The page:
The news site of Santa Barbara City College.

The Channels

The news site of Santa Barbara City College.

The Channels

The news site of Santa Barbara City College.

The Channels

Students experience Chinese culture through calligraphy

Marissa JImenez
Yan Service, admission coordinator and club adviser for the Chinese Scholars and Student Association, holds up a calligraphy piece made by student Cheng Chen, Thursday, Feb. 19, in the International Student Services Building on City College’s East Campus.

In preparation for the Chinese New Year, Campus Center room 216 was filled with students painting the characters for “Happy New Year” onto big sheets of rice paper using large paintbrushes and black ink.

The Chinese Calligraphy club took a short hiatus towards the end of last semester when most of the club’s international members flew back home for break. The club has been welcoming new members since its return to campus this semester.

“We’ve had a lot more interest in the club this semester which we’re really happy about,” said Yan Service, faculty club adviser. Service has worked in the International Students Office since 2011 and has been the adviser of the Chinese Students and Scholars Association at City College since 2012.

Last summer, Service partnered with CSSA secretary Sidian Chen to create the now popular club.

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Chen was inspired to start the club last semester because of her time spent as a young girl studying Chinese calligraphy with her grandfather.

“He was a university professor of Chinese painting and calligraphy,” said Chen. She lived with him and practiced calligraphy everyday for seven years.

“I have a great deal of passion in calligraphy and I feel joyous when I do calligraphy. I also won the National Youth Chinese Calligraphy competition many times in China,” said Chen.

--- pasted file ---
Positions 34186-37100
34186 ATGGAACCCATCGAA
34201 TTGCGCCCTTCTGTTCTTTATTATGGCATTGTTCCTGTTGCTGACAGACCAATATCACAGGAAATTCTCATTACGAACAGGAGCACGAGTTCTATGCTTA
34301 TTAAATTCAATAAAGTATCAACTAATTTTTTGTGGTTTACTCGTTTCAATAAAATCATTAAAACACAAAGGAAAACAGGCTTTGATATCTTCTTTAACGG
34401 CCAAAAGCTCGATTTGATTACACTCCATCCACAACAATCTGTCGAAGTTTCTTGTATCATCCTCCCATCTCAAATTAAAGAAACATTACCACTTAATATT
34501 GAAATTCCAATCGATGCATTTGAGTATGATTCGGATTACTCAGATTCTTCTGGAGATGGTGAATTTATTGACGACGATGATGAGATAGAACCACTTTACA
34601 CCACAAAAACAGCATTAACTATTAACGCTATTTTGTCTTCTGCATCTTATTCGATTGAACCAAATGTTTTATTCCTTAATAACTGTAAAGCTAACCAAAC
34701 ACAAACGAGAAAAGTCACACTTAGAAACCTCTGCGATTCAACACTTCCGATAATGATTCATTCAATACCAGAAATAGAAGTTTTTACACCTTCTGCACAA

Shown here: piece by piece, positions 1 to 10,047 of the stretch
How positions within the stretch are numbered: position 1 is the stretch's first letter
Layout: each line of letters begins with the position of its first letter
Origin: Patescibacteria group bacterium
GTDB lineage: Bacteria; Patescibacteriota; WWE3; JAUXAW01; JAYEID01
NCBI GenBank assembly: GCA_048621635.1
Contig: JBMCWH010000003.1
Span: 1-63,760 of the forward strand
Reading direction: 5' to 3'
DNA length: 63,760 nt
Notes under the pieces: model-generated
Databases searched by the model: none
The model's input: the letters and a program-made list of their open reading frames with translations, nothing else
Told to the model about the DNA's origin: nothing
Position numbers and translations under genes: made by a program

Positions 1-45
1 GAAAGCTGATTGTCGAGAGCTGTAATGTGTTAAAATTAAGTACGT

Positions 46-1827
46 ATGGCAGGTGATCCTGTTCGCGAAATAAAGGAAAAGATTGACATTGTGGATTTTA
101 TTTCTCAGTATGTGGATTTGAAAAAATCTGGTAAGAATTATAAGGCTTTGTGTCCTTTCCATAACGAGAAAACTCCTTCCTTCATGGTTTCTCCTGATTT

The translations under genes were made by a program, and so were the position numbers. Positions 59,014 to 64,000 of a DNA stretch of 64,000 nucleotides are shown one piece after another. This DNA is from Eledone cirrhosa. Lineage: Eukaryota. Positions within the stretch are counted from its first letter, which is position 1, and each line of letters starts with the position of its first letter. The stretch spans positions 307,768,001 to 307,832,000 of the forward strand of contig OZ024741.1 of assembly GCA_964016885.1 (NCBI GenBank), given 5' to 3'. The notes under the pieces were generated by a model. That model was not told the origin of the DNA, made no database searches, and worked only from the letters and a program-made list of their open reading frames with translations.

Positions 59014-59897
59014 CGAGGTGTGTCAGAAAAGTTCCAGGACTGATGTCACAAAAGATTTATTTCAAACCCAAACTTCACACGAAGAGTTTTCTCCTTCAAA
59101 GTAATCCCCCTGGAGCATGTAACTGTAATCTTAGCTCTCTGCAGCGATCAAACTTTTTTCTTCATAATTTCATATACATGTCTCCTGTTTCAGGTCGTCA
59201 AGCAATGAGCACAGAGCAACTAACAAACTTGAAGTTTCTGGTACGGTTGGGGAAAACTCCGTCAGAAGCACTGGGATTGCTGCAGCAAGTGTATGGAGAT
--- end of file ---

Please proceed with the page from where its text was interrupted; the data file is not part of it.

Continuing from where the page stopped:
Although the club focuses on Chinese culture, the club members themselves vary in culture and ethnicity. “[The club] is also a cultural exchange,” said Service as she witnessed club members bonding over a shared love for the video game League of Legends.

Miranda Mead, one of the club’s newest members, wants to design video games and finds that the skills she is learning will be helpful later in her career. “Its like art,” said Mead. “It’s a great skill to have and I am learning a lot.”

Several students who participate in club meetings are taking some form of cultural Chinese education on campus. Isel Petatan is currently enrolled in Chinese 101 and began calligraphy as a way to earn extra credit in her class and found the club to be helpful in her studies, “It’s really hard to learn Chinese,” said Petatan. “This helps.”

The club meets every week and the subject of their calligraphy is always different. If a student comes in wanting to learn a specific word, Service and Chen will teach them the meaning and how to write it.

The Chinese Calligraphy club meets at noon on Tuesdays in Campus Center Room 216.


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